Adnan R. Khan is a journalist I met several years ago here in Istanbul (maybe even many years ago? I hate to think it, but it's possible). He's one of those people who ends up in the mental category, "I wonder what happened to him?"
Thanks to Facebook, I now know the answer. He's written about his most recent trip from Kabul to Peshawar in in Macleans. The piece seems to me worthy of attention:
Ten years later, things have changed dramatically. It’s not a transformation many people are talking about, especially considering the recent spate of bad news flowing out of Afghanistan. But the headlines—Quran burnings and violent protests, a murderous rampage carried out by a supposedly unhinged soldier—mask something arguably more monumental: Afghanistan is making progress, while Pakistan is not.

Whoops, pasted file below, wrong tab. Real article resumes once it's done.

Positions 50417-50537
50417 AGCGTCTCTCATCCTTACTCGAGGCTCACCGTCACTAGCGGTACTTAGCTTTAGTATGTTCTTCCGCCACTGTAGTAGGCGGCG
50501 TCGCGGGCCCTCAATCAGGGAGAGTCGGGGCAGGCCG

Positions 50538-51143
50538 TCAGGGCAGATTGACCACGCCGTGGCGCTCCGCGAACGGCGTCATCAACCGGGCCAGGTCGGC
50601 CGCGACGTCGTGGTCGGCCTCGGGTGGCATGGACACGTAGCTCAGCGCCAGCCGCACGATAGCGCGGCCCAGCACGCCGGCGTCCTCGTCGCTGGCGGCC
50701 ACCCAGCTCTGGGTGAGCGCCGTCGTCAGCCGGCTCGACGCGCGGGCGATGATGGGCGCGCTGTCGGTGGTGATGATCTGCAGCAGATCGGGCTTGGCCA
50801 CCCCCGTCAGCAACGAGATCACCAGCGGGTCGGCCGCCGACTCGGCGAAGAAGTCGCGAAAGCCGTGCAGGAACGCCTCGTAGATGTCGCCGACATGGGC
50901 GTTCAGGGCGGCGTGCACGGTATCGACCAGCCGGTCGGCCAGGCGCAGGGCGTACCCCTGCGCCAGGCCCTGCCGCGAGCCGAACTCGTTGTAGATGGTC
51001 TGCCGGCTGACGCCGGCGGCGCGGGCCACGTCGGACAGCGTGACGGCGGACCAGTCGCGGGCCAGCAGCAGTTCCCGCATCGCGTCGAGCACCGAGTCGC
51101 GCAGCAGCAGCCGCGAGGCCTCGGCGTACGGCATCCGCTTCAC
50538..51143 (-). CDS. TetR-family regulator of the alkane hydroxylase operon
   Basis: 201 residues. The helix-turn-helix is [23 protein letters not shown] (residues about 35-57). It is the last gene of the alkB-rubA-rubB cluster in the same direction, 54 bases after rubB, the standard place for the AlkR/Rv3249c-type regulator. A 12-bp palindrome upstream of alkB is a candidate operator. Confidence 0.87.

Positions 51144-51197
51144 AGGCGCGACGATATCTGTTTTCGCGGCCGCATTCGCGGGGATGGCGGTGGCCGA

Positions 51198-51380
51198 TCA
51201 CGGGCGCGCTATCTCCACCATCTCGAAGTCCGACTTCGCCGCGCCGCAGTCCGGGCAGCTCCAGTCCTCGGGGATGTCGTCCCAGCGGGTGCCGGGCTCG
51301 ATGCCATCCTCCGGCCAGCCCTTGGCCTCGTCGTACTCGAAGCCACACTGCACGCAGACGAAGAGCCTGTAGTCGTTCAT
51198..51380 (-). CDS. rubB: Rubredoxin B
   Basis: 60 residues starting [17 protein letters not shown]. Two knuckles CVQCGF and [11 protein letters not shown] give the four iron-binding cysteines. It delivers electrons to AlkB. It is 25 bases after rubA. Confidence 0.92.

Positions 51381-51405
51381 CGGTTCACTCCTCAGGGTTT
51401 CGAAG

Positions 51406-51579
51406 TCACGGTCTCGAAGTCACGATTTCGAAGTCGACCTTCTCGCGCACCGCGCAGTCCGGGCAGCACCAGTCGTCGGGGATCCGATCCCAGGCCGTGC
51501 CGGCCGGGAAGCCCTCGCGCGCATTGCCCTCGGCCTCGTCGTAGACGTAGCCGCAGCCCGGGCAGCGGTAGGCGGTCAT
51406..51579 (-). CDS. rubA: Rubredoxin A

I’ve made the road trip from Kabul to Peshawar and back again dozens of times over the past 10 years. Over that period, I’ve watched the Afghan leg of the trip evolve from a mine-riddled wasteland into a thriving agricultural oasis. Despite the war that is never too distant, the road from Kabul to Towr Kham has remained relatively safe, giving Afghans the peace they so desperately need to rebuild their lives.
The results have been nothing short of remarkable. Travelling this route, with its roadside fish restaurants and teahouses overlooking the lush Kabul River valley, one is transported back to a time when the famed hippie route to India was still alive and well. The hippies are nowhere to be seen now but it’s easy to imagine why they loved coming through here: it exudes an aura of inner peace and vitality.
He's right to say that this isn't the image that's been making the headlines. Yet it should be, shouldn't it?